o Archaea cell walls contain chains of sugars and proteins, but different and not peptidoglycan
*Antibiotics target cell walls by keeping the enzyme in bacteria that  makes peptidoglycan from producing, resulting in a weakened cell wall 
that lets membrane break, action called lysis.
▪ Fimbriae­ similar in appearance to cilia­ like little hairs off of capsule, allow for better adherence to other surfaces ▪ Nucleoid region­ where DNA resides
▪ Prokaryotic genome­ consists of a circular chromosome, and some also contain plasmids which 
are smaller rings of DNA which can be used for horizontal gene transfer through a sex pilus ▪ Bacterial endospores­ when cells encounter harsh environments or their nutrients become  deficient, they condense their genetic material into endospores which can survive centuries 
because they remain metabolically inactive (do not require anything). These spores are the 
hardiest form of life as they remain dormant yet viable (able to reproduce). They ‘wake up’ when
in the presence of water and a germination agent, continuing the lineage of that species.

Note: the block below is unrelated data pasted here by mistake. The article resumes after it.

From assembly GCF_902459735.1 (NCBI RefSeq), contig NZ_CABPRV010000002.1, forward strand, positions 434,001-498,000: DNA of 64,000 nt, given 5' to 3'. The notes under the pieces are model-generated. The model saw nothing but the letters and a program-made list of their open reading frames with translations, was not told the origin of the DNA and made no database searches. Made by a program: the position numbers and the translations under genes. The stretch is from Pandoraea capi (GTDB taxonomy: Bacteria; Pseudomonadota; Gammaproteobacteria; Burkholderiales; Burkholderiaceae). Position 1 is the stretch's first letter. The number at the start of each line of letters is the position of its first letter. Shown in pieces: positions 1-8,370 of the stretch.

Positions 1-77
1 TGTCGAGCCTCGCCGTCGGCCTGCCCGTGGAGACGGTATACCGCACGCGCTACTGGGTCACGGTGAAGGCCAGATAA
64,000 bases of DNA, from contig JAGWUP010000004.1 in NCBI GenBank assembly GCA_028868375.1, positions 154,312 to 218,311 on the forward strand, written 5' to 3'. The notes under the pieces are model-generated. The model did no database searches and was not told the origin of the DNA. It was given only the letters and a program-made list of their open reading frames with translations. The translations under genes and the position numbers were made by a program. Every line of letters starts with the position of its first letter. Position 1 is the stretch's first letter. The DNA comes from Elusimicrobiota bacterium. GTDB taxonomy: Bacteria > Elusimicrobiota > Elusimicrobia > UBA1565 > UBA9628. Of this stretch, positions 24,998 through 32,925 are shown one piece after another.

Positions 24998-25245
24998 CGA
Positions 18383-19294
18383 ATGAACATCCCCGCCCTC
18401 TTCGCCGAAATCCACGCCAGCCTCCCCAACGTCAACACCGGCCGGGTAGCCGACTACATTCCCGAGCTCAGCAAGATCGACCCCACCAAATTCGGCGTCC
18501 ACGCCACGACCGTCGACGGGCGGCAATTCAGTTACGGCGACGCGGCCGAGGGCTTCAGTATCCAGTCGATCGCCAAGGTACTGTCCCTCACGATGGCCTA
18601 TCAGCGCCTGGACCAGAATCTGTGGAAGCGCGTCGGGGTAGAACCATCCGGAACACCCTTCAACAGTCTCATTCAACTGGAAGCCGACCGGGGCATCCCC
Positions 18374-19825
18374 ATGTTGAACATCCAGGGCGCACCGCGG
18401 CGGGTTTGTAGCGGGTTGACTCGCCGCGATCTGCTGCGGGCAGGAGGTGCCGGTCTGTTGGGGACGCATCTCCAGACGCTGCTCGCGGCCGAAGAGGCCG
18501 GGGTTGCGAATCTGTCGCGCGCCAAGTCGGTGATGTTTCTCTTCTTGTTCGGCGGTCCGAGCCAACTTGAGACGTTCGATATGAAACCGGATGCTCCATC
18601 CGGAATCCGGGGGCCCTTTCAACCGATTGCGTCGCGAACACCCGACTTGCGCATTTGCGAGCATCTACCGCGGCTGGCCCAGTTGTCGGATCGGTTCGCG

▪ Flagella­ for motility­ can react to stimuli and direct their movement Reproduction:
background image Because of the small size of single celled prokaryotes, these organisms can reproduce  very quickly, some with a generation time of 20 minutes. They split by way of binary fission,  which is an asexual process in which the original cell copies its chromosome and enlarges so that
it can split its contents into two separate cells. As they have cell walls, the cells split by a protein 
band which forms between the divided chromosomes and other cell contents. Genetic Recombination: When DNA from two sources come together in one organism to create a new species.  The movement of the DNA is called horizontal gene transfer. Prokaryotes do not give away their entire chromosome, but have plasmids, which replicate separately from the main chromosome, 
and can easily be released in three methods: